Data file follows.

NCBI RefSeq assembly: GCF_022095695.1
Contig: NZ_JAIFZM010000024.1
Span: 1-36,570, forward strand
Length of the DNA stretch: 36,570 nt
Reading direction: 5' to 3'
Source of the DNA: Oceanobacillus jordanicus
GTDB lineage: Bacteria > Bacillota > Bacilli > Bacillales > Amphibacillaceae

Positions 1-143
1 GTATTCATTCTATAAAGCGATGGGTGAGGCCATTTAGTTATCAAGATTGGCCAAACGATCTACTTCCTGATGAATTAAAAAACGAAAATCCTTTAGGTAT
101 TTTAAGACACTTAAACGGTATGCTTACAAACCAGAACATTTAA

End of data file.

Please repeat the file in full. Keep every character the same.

NCBI RefSeq assembly: GCF_022095695.1
Contig: NZ_JAIFZM010000024.1
Span: 1-36,570, forward strand
Length of the DNA stretch: 36,570 nt
Reading direction: 5' to 3'
Source of the DNA: Oceanobacillus jordanicus
GTDB lineage: Bacteria > Bacillota > Bacilli > Bacillales > Amphibacillaceae

Positions 1-143
1 GTATTCATTCTATAAAGCGATGGGTGAGGCCATTTAGTTATCAAGATTGGCCAAACGATCTACTTCCTGATGAATTAAAAAACGAAAATCCTTTAGGTAT
101 TTTAAGACACTTAAACGGTATGCTTACAAACCAGAACATTTAA